Hearing Aid Education

Even though hearing is one of our most important senses, most people don't actually know very much about it. That extends to how well people understand hearing aids, too. We want to make sure that you are educated on hearing and your hearing loss so that you can make decisions about your own hearing treatment. We've gathered frequently asked questions and answers to help you know what you can expect from your hearing aids and how you can get the most out of them.

Hearing Loss Questions & Answers

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What are the different kinds of hearing loss?

Not all hearing loss can be treated with hearing aids, so there's a possibility that we may have to recommend that you go see a medical professional for additional help. However, if your hearing loss can be treated with hearing aids, we have the experience to program those hearing aids for your specific needs.

  • Conductive hearing loss means sound is blocked (not conducted), often due to earwax, illness, or damage to the eardrum. This usually requires medical intervention.
  • Sensorineural hearing loss refers to damage to your hearing nerve. This hearing loss is permanent, but it can be treated effectively with hearing aids.
  • Mixed hearing loss combines elements of both. If you have mixed hearing loss, we'll recommend that you see a medical professional for the conductive hearing loss and then come see us for hearing aids to treat the remaining sensorineural hearing loss.

Does mild hearing loss need to be treated?

Even with mild hearing loss, you might be surprised by how much you're missing. It's worth trying a demo of hearing aids to see if you can notice a difference. An advantage to catching hearing loss earlier is that you won't risk losing the ability to understand sounds. If you go a long time without hearing certain sounds, your brain may stop being able to process what those sounds are. That can make understanding a challenge even if you do eventually get hearing loss that gives you back the ability to hear those sounds.

Can you treat my tinnitus?

Unfortunately, we can't make your tinnitus go away with hearing aids. However, many people find that wearing hearing aids improves their experience and reduces how noticeable the tinnitus is.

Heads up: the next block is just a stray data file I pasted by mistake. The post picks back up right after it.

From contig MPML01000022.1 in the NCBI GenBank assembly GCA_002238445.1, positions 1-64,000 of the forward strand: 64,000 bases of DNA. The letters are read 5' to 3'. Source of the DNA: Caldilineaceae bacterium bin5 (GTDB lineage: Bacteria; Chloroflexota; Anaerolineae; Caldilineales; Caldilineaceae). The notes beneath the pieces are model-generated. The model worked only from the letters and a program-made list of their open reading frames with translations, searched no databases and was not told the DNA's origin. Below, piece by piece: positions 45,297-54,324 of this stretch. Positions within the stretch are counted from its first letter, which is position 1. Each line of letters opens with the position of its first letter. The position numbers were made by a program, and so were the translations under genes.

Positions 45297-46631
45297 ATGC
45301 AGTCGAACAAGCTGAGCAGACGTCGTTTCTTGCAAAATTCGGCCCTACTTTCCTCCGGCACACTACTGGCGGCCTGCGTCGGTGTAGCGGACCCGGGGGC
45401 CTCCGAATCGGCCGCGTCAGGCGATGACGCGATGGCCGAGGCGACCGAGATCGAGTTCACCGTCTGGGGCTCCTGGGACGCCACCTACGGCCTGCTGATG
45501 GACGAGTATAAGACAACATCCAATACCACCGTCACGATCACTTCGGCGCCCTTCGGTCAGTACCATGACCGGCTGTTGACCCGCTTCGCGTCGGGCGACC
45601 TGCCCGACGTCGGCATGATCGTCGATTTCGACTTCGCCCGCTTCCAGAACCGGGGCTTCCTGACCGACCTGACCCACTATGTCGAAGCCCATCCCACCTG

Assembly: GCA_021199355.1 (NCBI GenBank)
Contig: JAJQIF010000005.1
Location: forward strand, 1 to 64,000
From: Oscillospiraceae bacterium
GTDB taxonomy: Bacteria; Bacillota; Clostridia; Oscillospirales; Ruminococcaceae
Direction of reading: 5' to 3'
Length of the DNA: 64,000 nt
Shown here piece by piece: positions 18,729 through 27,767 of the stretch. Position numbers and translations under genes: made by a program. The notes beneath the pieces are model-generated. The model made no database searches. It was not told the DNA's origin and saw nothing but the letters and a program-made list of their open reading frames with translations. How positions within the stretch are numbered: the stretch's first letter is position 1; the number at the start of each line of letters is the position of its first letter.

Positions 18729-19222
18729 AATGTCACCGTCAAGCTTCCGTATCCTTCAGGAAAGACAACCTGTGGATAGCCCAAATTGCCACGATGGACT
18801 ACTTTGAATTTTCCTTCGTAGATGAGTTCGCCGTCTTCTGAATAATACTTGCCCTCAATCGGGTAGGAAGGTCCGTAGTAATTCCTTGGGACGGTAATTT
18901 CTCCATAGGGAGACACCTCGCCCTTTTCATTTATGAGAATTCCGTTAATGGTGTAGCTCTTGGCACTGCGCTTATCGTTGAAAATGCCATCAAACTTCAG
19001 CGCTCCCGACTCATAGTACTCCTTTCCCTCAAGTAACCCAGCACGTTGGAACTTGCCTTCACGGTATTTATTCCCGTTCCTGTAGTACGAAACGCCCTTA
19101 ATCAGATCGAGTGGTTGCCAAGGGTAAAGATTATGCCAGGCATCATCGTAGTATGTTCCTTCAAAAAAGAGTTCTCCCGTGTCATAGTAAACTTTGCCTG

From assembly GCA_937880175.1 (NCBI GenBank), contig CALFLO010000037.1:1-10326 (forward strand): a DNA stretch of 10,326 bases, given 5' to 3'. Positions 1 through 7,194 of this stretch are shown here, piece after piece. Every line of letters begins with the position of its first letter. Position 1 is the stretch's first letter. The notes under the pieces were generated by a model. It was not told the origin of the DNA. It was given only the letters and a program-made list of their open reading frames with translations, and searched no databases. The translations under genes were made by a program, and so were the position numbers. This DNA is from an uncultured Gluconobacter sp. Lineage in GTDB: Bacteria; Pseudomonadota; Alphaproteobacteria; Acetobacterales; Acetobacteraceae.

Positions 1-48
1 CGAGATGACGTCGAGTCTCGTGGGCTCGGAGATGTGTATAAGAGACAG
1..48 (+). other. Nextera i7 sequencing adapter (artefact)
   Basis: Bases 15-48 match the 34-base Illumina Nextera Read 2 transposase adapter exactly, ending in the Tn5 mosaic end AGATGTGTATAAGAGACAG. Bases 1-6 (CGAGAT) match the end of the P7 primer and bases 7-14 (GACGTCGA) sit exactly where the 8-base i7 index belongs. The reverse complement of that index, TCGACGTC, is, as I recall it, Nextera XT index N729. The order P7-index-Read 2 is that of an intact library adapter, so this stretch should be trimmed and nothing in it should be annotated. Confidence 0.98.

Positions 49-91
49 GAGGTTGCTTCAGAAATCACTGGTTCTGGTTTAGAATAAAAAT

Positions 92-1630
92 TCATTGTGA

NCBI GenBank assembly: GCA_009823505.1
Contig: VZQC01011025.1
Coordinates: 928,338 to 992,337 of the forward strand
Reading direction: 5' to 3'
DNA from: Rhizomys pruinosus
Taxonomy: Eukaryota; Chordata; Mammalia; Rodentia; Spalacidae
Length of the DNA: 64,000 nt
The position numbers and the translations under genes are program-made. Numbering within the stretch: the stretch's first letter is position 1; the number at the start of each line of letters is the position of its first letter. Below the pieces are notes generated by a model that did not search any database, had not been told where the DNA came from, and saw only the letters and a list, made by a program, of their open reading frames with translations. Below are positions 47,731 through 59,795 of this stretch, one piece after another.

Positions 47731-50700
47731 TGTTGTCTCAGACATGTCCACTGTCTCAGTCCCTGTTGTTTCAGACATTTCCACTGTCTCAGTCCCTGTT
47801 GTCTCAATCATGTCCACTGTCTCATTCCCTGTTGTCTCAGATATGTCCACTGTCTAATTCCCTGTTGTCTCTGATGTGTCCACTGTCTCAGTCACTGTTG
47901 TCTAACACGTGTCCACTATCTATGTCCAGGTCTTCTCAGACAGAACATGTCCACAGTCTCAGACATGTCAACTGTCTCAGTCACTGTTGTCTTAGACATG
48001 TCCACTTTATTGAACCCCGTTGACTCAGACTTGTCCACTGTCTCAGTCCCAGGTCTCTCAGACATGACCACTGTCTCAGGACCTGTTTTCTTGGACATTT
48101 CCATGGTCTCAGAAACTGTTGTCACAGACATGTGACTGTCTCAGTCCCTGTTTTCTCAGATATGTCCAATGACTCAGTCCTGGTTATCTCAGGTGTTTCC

Hearing Aids Questions & Answers

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How do hearing aids work?

You might think that hearing aids are nothing more than amplification devices, but they do a lot more than just turning up the volume. There are several components to a hearing aid: a microphone, the programmable computer chip, an amplifier, and a speaker. The microphone picks up sound, which then is sent to the "brain" of your hearing aid to be processed. This step can do many things to help you better understand what you're about to hear, including filtering out some background noise. Then the sound is sent to the amplifier, which makes it louder before transmitting it through the speaker into your inner ear.

Why do hearing aids cost so much?

Hearing aids aren't just volume-boosters. They're miniature computers with complex processing that helps you hear and understand the world around you. When you buy hearing aids, you're getting a lot of power for your money. It's also important to realize that hearing aids will last you for years, so it's a good investment in staying connected and getting more out of life for years to come.

What's it like wearing hearing aids for the first time?

It can be a bit overwhelming at first, so there may be an adjustment period. If you have mild hearing loss and it hasn't been a problem for very long, you might just be able to put in your hearing aids and walk out of our office without any challenges. But for some people it can be more difficult. If that's you, don't panic — it's perfectly normal. Remember that you are hearing things for the first time in a long time. The world may seem very loud to you, and you might notice things like the refrigerator or air conditioner humming. Our best advice if this happens to you is to be patient and make sure you wear your hearing aids. Eventually, you will adjust, and you'll be glad you did. You may need to start wearing them for just a couple hours a day and step your way up until you're wearing them all day. We also recommend programs like reading out loud to yourself for 10 minutes a day or getting someone else to read out loud. Keep working through it, and let us know if it isn't getting better so we can help you.

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